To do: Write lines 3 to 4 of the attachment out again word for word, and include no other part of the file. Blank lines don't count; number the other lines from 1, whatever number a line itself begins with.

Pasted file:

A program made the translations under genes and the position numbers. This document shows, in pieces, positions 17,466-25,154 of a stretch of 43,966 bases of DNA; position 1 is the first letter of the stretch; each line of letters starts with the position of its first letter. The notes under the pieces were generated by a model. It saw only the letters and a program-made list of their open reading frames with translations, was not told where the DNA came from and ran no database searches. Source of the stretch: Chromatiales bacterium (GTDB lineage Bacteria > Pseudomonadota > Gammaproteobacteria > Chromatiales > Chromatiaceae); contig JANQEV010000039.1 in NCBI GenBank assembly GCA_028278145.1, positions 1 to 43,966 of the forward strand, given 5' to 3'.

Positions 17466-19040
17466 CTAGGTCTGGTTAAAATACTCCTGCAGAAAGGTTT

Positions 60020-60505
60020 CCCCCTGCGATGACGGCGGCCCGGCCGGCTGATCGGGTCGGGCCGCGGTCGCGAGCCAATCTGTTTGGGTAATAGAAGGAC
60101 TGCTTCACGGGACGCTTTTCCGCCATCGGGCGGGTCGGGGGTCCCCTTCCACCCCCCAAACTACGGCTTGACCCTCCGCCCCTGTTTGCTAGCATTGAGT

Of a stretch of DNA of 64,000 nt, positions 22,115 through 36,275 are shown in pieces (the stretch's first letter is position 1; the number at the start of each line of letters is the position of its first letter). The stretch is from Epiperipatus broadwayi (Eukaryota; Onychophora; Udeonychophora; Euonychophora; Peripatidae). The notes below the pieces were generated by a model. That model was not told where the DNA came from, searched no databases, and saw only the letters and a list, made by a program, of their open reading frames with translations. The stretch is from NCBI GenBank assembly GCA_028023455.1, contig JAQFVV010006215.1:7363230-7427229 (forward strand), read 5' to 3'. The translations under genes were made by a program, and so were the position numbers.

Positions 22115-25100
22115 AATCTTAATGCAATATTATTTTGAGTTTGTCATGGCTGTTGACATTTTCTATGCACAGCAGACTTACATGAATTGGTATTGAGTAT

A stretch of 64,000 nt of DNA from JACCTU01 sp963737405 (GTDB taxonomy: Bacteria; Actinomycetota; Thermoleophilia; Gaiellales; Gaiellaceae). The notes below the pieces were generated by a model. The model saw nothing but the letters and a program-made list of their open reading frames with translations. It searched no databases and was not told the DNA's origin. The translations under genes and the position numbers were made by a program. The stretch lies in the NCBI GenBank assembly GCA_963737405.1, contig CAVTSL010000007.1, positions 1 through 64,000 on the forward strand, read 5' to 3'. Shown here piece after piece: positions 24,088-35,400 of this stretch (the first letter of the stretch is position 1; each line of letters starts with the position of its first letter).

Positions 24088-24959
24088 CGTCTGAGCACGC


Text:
17466 CTAGGTCTGGTTAAAATACTCCTGCAGAAAGGTTT

Positions 60020-60505